Since its inception in 1936, the Cancer Council Victoria has been supporting cancer research and running public awareness programs. With half its funds coming from fundraising, we chat to Andrew Buchanan, Head of Fundraising, about their most effective strategies.
The Cancer Council has had many fundraising strategies over the years. Which ones stand out as the most successful?
Cancer Council Victoria relies on the generosity of donors to continue our work in cancer research, prevention, support and advocacy. More than half of our income is derived from fundraising.
One of our largest fundraising campaigns is Relay For Life. This began in the USA in 1985 when a surgeon, Dr Gordy Klatt, wanted to raise awareness of cancer and boost the income of his local cancer charity. He spent a gruelling 24 hours circulating a track in Tacoma, Washington, and raised over US$27,000. It showed that one person really can make a difference. Last year $4.4 million was raised through 62 Relay For Life events in Victoria alone!
Australia’s Biggest Morning Tea, is also a big one. Last year 9,000 Biggest Morning Tea hosts raised more than $3 million.
Over all, last year our supporters raised $37.3 million in a variety of ways, such as regular giving, taking part in events or purchasing merchandise through the much-loved Daffodil Day.
Girls’ Night In seems to be gaining a lot of traction. How have you marketed this ongoing fundraiser and what sort of numbers are you getting?
Girls’ Night In turns 13 in Victoria this year, encouraging women to register as a host, hold a Girls’ Night In event with their female friends and donate to the Cancer Council what they would’ve spent on a night out.
The campaign runs throughout the month of October and raises funds for research, prevention and support programs for breast and gynaecological cancers.
In 2017, Cancer Council Victoria aims to raise $1.2 million by recruiting 1,100 Girls’ Night In hosts – and we’re thrilled to be well on the way to reaching our target!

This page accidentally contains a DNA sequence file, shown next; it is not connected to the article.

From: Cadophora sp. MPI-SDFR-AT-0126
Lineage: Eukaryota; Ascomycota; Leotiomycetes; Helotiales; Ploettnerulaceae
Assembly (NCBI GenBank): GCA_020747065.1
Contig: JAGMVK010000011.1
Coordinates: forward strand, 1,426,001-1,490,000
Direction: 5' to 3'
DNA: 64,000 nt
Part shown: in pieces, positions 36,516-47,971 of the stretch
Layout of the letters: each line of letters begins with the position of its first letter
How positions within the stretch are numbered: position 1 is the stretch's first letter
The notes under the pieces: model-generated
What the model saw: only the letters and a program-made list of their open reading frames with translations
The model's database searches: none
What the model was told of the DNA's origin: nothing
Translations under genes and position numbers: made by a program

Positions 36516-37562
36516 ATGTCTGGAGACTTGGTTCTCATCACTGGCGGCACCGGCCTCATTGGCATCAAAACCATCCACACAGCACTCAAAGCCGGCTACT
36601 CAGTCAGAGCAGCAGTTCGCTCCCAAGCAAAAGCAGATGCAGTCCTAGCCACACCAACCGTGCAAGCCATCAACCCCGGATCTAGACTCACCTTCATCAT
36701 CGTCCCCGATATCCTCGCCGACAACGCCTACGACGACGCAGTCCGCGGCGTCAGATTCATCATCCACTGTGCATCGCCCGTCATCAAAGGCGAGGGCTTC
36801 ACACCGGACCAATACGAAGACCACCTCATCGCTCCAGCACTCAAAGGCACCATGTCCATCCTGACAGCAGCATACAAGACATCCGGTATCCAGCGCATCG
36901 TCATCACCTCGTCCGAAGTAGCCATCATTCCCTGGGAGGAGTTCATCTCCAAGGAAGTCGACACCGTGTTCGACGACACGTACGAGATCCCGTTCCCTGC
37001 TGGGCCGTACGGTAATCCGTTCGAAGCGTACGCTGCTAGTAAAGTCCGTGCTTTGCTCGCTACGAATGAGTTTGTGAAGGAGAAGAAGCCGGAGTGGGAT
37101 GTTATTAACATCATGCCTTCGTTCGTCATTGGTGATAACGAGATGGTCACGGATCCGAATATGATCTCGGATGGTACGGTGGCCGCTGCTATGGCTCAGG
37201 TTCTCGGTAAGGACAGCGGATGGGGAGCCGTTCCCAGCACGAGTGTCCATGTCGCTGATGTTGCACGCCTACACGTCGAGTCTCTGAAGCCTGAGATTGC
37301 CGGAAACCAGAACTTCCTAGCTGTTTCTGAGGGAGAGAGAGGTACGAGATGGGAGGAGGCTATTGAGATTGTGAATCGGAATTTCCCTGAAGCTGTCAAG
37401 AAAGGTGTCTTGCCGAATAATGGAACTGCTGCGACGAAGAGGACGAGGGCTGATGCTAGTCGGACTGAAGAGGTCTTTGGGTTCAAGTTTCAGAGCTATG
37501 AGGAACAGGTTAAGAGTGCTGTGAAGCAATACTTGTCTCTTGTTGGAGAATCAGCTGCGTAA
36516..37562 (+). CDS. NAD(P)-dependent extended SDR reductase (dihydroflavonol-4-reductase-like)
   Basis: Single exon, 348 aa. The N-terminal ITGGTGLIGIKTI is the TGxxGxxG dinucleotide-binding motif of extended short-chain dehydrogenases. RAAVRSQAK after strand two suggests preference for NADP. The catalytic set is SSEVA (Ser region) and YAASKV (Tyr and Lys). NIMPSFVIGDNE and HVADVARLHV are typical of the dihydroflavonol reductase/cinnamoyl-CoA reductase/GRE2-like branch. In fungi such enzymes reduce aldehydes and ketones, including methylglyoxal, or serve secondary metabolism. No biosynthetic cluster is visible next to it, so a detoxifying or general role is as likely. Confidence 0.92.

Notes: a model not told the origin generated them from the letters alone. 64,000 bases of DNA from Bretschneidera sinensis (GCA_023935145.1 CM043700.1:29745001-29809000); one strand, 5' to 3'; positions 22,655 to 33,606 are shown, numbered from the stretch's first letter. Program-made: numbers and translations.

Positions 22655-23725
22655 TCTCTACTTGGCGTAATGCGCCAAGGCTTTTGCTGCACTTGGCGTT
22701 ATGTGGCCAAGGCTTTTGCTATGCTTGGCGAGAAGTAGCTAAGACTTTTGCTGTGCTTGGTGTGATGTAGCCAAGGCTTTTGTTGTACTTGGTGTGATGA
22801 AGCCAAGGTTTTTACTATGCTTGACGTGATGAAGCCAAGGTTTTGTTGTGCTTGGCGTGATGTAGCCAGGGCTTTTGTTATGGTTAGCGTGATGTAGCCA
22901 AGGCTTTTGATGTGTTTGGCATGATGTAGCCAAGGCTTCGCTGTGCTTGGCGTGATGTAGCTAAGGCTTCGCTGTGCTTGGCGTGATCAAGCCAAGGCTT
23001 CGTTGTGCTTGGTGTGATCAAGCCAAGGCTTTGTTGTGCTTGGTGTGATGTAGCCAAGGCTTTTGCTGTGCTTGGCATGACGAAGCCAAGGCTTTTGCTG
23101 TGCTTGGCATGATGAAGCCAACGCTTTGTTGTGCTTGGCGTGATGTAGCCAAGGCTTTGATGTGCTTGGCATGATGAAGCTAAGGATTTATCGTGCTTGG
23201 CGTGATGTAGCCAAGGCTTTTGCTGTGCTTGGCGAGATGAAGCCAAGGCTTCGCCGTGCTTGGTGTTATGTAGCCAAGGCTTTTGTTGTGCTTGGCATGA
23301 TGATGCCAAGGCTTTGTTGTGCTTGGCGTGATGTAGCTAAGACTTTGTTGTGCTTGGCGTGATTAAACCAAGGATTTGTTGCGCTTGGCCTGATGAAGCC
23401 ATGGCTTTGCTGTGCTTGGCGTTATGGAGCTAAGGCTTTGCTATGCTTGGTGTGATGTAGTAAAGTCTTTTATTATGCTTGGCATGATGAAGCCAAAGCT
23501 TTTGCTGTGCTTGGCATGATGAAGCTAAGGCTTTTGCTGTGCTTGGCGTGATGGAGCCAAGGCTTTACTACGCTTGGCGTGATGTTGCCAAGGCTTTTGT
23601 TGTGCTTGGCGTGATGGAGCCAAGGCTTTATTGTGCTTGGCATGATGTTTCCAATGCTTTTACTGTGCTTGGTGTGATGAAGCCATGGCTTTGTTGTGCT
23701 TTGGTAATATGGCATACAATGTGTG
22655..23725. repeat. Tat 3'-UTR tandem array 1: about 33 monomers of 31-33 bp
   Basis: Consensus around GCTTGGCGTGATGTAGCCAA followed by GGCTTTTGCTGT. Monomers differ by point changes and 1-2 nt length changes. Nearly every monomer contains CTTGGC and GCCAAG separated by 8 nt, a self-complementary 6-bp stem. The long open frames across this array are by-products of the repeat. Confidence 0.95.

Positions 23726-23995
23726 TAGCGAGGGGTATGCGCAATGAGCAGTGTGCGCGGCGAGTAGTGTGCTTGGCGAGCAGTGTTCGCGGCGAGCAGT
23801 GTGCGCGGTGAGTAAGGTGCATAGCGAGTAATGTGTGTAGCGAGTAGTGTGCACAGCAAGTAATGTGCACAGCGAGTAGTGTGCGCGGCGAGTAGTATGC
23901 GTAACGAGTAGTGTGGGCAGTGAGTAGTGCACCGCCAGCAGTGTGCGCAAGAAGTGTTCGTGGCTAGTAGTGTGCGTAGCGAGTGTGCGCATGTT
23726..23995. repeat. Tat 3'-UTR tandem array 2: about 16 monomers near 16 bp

Our strategy to recruit these hosts included a mix of direct mail, promotion activities and PR outreach, social media and some advertising on radio and TV.
Your donation webpage with its ‘single’ and ‘regular’ donation buttons is wonderfully simple and easy to use. Has the website had a recent revamp to make it look this good and does it help draw donations?
Yes! Our aim is to make it as seamless and easy as possible for generous Victorians to support us and our work in the fight against cancer.
Our donation pages went through a refresh late last year, which streamlined the donation process and simplified the pages. We also illustrated the value of each donation with our new dollar handles. Finally, we ensured that the pages were optimised for mobile browsers.
After updating our donation pages we saw a huge increase in online donations which reinforced how important it is for us to have user-friendly donation pages. We have been able to run digital regular giving campaigns that are currently in market.
The Cancer Council Victoria website will be having a further refresh later this year to streamline and simplify its look and feel.
Has having SecurePay as your payment gateway been a positive partnership and do you think it’s helped the simplicity and security of the donating process?
We have enjoyed the flexibility and customisation that SecurePay offers, which has allowed us to have appropriate branding and a consistent user experience for our donors. It’s great that our supporters can feel confident when they donate, which is important to us.
What does the Cancer Council Victoria do with its precious donated dollars?
In 2016, Cancer Council Victoria spent $23.7 million on cancer research. We fund researchers working in hospitals, universities and medical institutions across Victoria. We also fund our own researchers here at Cancer Council Victoria, including behavioural scientists and epidemiologists who work at finding more about the causes of cancer and its prevention.
We spent $16.3 million on cancer prevention programs in 2016. We have a number of programs, such as Quit Victoria, SunSmart, LiveLighter, Rethink Sugary Drink and screening programs which educate the community about how they can cut their cancer risk by eating a healthy diet, being physically active, limiting alcohol, not smoking, being a healthy weight, and getting checked for cancers such as bowel and melanoma.
Last year, we also spent $4.9 million on providing reliable information and support to people living with cancer and those around them. Our cancer support services include Cancer Council 13 11 20, which had about 11,000 people affected by cancer contact a qualified cancer nurse to get information on cancer types, treatments or to be referred to other support services last year.